“How is that?”

“Have you ever seen an animal with a navigator?”

“Ha-ha-ha! Of course not!” laughed Saosh Yant, surprised.

“So my maral knows where to take me.”

“But it is dead!”

“So are you! The maral is alive. And its soul serves to me.”

The young man pondered for a while.

“But is it right to kill animals?” asked Saosh Yant incredulously.

“The killing itself,” said the shaman sagely, “is bad. If a man kills for no reason, just for fun, it’s bad. It worsens his destiny. Or if he does so out of spite. It’s bad too. Nowadays a lot of people who live in cities, go hunting. This also worsens their destiny.”


“Because if a man is satisfied, he has everything, he isn’t starving, then there’s no point in killing animals. It’s done just for fun, for adrenaline rush. All that burdens the destiny of this unfortunate hunter. In the past people couldn’t survive without it. That was understandable. But now the modern man has everything, he isn’t starving, on the contrary, he’s got too much money and not enough common sense.”

“Ha, that was well said!” laughed the young man.

“That’s why we should respect nature and everything that is around us. Besides, a lot of animals are in the Red List.”

“Tell me, Kudai Kam, is it bad for the animals themselves that they are killed?”

“It is good for them, for they go to a better world. They become free from the suffering in the physical world. Their souls go to the world where there isn’t as much evil and suffering as we have here. But on earth, the needless killing ruins the harmony. But still we have to make sacrifices. For example, when we don’t have any other food, or when we need to help out kinsmen to drive away the evil spirits. Then it is permissible and doesn’t disrupt the harmony of the world. But only in rare and exceptional cases.”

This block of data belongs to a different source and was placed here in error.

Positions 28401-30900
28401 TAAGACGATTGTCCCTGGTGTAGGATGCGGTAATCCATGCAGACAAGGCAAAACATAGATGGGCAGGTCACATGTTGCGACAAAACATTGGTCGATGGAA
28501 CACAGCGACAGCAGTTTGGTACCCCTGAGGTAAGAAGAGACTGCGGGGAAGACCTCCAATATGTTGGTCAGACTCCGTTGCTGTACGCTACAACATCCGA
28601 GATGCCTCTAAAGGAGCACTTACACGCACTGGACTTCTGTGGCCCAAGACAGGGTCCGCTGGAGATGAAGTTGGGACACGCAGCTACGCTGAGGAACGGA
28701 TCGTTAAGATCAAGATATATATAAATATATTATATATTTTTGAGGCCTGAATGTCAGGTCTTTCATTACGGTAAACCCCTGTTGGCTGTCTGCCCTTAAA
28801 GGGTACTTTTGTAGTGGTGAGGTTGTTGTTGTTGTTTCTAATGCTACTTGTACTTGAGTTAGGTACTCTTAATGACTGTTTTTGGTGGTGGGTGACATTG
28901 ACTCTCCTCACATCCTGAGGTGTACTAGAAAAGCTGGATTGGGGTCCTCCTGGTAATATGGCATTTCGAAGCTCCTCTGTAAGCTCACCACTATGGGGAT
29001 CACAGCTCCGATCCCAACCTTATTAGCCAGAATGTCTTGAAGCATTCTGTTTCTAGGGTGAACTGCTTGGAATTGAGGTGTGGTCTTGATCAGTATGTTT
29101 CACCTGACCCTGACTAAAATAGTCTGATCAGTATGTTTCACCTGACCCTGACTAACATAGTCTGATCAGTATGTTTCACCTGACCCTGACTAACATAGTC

“Ah! Now I understand. Thanks, Kudai Kam.”

“Good. Now you tear one more band off your shirt. Put it onto the drum in order to be connected to it and to receive the assistance of the spirits.”

He showed the drum handle, carved in the form of a man. It was dark brown. Where the hand held it, it was much darker. Saosh curiously glanced at what no one had been allowed to see, and recoiled involuntarily. The guardian of the drum was looking at him, lifelike.

“It can’t be!” exclaimed the young man in surprise.

“What? You thought it’s just a piece of wood? No, my friend. The guardian is alive! More alive than you and me put together! So make sure you handle it with care.”

Saosh Yant made a low obeisance to the drum, then stood up and tied a kona round the guardian’s neck.

“It is the image of the ancestor shaman who helps me in the drumming. There are two types of shamans: from the ancestors and from the Ayami. Then an Ayami is portrayed on the handle, she helps in the drumming. Sometimes there can be one more head on the handle, below, or a small man on the belly – it’s the image of the shaman, the owner of the drum.”

[1] A distilled alcoholic drink (translator’s note).